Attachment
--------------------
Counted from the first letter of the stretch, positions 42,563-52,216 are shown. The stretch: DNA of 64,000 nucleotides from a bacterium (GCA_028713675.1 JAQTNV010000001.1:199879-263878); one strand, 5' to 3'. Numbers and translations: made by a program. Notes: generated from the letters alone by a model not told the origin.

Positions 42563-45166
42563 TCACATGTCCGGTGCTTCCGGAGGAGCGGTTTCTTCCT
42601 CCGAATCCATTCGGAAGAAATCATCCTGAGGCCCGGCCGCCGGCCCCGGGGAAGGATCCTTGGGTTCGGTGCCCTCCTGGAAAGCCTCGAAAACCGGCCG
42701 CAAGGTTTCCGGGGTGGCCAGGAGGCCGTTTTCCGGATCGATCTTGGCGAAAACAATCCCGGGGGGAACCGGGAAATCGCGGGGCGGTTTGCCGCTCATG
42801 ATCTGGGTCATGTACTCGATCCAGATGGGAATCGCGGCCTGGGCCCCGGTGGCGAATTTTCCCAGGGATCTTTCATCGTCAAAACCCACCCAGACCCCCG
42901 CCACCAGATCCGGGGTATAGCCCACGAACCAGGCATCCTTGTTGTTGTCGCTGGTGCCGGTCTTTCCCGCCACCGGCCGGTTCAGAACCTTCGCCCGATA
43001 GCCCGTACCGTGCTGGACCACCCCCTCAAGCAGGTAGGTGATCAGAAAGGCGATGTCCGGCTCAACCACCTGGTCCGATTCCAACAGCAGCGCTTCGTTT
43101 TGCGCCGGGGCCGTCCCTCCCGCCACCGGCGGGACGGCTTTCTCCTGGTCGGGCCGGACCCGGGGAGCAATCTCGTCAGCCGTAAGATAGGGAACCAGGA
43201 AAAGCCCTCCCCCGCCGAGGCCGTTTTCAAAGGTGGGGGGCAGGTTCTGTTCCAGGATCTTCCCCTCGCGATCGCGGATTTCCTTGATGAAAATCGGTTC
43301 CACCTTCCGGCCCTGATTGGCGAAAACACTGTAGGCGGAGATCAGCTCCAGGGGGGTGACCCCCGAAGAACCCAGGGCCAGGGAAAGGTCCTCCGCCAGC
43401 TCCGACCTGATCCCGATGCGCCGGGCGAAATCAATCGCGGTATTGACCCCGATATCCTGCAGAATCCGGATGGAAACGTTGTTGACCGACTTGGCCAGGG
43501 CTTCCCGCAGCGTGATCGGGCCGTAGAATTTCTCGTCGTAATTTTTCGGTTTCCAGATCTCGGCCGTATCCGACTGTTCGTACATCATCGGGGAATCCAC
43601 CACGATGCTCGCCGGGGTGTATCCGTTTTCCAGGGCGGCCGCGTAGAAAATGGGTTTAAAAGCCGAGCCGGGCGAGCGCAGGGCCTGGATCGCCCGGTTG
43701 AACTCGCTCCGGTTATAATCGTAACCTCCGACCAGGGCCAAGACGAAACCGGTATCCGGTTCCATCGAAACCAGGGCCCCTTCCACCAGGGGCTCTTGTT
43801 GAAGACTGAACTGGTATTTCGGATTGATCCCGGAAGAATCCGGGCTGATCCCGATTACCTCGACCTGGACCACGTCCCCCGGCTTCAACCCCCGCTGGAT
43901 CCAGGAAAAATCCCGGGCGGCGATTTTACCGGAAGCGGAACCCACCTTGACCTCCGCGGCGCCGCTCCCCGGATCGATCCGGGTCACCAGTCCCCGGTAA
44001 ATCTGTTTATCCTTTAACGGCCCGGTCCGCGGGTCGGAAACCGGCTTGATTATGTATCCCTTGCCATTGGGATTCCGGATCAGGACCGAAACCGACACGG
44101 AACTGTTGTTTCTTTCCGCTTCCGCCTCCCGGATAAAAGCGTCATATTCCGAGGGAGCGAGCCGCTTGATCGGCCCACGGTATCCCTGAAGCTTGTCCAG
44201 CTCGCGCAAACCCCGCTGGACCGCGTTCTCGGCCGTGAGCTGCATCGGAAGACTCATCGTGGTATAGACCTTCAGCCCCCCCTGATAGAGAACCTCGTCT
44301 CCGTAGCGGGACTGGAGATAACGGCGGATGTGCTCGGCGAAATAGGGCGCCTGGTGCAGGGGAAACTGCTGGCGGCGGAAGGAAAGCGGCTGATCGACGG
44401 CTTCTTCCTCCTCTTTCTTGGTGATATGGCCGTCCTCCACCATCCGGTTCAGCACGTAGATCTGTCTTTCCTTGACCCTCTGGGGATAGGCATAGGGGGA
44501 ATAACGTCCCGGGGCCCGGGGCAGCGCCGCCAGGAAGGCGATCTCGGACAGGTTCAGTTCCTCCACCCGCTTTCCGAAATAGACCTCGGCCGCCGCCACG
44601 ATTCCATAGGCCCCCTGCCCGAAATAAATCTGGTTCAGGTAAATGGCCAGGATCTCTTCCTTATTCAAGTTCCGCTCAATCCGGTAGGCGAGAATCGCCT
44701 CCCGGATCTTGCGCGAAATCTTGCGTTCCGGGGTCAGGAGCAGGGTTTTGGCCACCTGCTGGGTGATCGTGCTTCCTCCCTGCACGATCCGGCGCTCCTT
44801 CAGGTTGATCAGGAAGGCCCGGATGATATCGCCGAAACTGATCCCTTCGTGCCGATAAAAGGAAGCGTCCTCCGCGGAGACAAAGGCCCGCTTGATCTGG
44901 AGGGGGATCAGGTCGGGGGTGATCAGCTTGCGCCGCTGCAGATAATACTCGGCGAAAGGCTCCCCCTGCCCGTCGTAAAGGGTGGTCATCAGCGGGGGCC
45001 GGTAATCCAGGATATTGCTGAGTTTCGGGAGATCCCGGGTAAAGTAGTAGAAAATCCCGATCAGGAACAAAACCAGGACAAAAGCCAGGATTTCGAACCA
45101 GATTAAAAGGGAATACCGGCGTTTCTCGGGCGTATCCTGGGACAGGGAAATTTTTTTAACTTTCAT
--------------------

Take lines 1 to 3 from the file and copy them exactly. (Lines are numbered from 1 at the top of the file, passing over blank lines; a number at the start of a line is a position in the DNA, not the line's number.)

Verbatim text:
Counted from the first letter of the stretch, positions 42,563-52,216 are shown. The stretch: DNA of 64,000 nucleotides from a bacterium (GCA_028713675.1 JAQTNV010000001.1:199879-263878); one strand, 5' to 3'. Numbers and translations: made by a program. Notes: generated from the letters alone by a model not told the origin.

Positions 42563-45166
42563 TCACATGTCCGGTGCTTCCGGAGGAGCGGTTTCTTCCT